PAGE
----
Marlie folded back the double doors of her office and took the three steps across the entryway that brought her to the foot of the stairs leading to the living area. She gazed up at the sound-absorbing carpet that had been her undoing. Ty and Axelle hadn't heard her approach and she'd been too preoccupied to notice the soft jazz playing.

Ty had wanted privacy for tonight—a perfectly reasonable request. Marlie climbed the stairs. The first time he'd brought a date home, Marlie had gone to a movie, but wasn't away long enough. The next time, she'd taken her old laptop, which she kept on hand for computer-crash emergencies, and hung out in her car in the garage. She'd enjoyed surfing the internet and posting on discussion boards. Unfortunately, she'd fallen asleep in her car and Ty had discovered her the next morning. He got points for being horrified even though she hadn't minded. Sure, she owned the townhouse, but he lived there, too, and was entitled to time alone. It wasn't his fault that she didn't have anywhere to go.

Reaching the top of the stairs, Marlie saw the remains of Ty's dinner for Axelle—bouillabaisse, bread and salad. She fixed her eyes straight ahead to avoid looking at the sofa, and made a beeline for the kitchen. Maybe there was still some soupy goodness in the pot on the stove. She lifted the lid. Score! Not only that, but a pastry box from Axelle's restaurant sat on the counter. Inside, Marlie saw two black and white wedges, their tops decorated with chocolate scrolls twining around one perfect raspberry. Ty and Axelle hadn't gotten around to dessert. Regretfully, Marlie closed the box and scooped a bowl of tepid soup, which she zapped in the microwave. Doing so toughened the chunks of seafood, but Ty wasn't here to protest that she was ruining his one and only impress-the-date specialty.

No, he wasn't here. She might have a problem. Marlie leaned against the counter and ate, all the while wondering if Ty was angry enough to move out. He would eventually, but construction on the townhouse he'd bought had been delayed because the developer had run into permit issues with the city. Marlie sent up a silent cheer for government bureaucracy and the extra time it gave her to build a financial cushion. If the delay was long enough, Ty would be the last renter she'd be forced to have in order to afford her mortgage.

He was a really excellent roommate. Because their parents were longtime friends, she knew his background, a major plus. And until a few months ago, he traveled so often for his job with an oil company that he wasn't around much.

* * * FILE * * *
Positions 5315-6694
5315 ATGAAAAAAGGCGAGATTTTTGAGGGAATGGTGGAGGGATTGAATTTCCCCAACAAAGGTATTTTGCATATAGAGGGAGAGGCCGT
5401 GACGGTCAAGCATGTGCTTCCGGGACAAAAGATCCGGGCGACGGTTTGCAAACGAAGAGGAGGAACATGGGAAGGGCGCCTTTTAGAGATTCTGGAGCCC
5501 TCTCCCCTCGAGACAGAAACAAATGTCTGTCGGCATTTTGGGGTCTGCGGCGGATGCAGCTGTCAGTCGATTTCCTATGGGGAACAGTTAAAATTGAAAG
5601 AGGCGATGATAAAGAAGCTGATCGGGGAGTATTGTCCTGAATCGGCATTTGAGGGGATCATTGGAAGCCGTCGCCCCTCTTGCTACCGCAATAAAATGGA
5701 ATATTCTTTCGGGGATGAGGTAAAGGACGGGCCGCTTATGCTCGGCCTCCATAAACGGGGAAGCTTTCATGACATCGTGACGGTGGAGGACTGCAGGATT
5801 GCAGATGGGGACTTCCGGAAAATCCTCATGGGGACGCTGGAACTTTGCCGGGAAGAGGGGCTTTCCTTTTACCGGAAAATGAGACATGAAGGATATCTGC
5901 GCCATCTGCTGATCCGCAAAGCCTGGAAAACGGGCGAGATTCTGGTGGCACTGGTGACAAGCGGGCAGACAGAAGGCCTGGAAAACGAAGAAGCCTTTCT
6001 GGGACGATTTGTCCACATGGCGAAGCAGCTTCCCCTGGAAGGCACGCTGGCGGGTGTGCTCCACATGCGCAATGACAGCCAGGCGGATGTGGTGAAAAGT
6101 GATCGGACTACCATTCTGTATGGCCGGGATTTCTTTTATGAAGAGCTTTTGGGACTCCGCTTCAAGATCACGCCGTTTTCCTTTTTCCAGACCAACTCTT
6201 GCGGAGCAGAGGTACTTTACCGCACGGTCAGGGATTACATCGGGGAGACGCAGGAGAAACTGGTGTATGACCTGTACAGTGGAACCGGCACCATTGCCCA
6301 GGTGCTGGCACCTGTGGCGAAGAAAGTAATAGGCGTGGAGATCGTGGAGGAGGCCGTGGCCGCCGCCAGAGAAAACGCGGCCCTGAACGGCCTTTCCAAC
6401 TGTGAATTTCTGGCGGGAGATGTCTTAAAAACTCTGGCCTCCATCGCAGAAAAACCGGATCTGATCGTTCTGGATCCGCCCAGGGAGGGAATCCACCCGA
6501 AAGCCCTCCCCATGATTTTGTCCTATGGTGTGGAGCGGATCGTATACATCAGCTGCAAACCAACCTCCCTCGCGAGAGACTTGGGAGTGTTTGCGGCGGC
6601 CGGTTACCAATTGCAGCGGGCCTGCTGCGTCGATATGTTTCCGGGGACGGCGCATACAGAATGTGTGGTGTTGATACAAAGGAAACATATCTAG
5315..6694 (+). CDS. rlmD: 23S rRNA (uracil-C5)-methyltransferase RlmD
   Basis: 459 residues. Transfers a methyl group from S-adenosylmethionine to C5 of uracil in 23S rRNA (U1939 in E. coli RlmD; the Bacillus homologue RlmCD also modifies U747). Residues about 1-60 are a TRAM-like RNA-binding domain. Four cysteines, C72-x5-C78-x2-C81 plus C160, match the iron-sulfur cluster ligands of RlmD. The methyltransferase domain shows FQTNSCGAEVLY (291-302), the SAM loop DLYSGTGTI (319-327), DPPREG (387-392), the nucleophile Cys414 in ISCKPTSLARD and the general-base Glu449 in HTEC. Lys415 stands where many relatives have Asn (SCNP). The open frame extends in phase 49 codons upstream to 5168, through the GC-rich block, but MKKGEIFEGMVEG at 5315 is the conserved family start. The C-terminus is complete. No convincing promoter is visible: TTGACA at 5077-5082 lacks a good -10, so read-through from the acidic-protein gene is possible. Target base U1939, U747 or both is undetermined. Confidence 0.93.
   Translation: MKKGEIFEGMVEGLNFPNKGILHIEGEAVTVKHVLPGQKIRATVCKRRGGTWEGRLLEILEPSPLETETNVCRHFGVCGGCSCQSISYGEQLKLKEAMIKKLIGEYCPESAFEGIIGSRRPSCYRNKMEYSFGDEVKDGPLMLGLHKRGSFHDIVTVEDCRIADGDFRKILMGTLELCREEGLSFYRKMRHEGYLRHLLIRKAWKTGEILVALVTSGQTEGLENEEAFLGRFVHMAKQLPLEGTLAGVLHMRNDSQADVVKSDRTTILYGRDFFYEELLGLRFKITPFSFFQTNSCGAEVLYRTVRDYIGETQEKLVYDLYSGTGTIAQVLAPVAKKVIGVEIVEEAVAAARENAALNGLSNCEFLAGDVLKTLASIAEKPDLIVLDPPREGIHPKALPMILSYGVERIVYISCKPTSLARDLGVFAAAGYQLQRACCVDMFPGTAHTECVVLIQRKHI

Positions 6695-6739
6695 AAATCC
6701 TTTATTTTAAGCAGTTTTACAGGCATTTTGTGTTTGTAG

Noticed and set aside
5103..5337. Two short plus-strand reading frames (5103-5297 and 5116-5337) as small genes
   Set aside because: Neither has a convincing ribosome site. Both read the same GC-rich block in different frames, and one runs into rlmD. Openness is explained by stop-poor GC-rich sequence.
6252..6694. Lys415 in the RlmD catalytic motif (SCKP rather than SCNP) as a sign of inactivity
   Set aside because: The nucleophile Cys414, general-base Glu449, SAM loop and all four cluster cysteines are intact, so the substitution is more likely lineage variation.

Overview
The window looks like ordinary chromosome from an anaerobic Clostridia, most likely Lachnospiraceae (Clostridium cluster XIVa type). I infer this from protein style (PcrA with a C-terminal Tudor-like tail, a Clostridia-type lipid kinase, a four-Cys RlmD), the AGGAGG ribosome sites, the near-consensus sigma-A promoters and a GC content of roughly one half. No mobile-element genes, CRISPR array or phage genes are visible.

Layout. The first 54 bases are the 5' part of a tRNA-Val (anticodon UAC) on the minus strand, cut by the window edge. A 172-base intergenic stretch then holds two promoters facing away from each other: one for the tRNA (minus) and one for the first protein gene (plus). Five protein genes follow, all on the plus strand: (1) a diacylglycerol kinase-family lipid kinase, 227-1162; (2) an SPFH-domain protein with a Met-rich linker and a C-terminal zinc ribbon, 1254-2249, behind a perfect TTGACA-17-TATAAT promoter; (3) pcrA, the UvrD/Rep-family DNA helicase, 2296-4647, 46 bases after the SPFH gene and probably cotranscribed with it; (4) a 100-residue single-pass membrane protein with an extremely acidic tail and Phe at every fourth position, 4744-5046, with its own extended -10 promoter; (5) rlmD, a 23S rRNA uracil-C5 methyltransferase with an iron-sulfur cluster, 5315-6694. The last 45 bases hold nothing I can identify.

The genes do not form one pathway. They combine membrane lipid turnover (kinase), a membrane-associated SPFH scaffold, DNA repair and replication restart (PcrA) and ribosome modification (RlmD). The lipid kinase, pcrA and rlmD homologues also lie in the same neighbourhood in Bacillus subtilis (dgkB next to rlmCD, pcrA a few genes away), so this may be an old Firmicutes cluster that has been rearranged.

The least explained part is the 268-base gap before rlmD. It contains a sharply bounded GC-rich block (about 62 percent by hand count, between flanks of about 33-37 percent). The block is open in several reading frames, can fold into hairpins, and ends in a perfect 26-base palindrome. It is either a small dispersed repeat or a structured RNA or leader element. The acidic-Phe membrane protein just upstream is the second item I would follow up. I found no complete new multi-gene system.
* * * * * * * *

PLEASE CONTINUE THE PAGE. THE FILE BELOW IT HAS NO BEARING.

Marlie tore off a hunk of bread and sopped the last of the bouillabaisse from the bowl. Yeah, the situation with Ty was as good as she'd ever find and she'd blown it because she'd been distracted.

He was really hung up on Axelle, who was the anti-Marlie. Axelle was French, for one thing, which gave her a sophistication Marlie could never equal, even when she was on her game. Axelle was also one of those women who always looked put together. Marlie suspected it was genetically impossible for her to look sloppy.

A little broth dribbled down Marlie's chin and onto her tank top. She set the bowl in the sink and dabbed at her chest with a paper towel. Perfect example. This would never happen to Axelle.

Tyler always went for the polished types. She guessed that he'd be shocked at the hours and expense Axelle invested in her ever-glossy appearance. It took time and money to keep up with manicures and facials and highlights and who-knows-what skin treatments and fitness classes. Axelle made an effort. Marlie didn't. Simple as that.

As she dropped the wadded paper towel into the trash can beneath the sink, Axelle's pastry box called to her. Technically, what was in the box was doing the calling. Marlie eyed it before surrendering and lifting the lid. Chocolate fumes made her momentarily light-headed. She couldn't simply help herself, although she really wanted to. On the other hand, it wasn't as though Tyler would eat both pieces.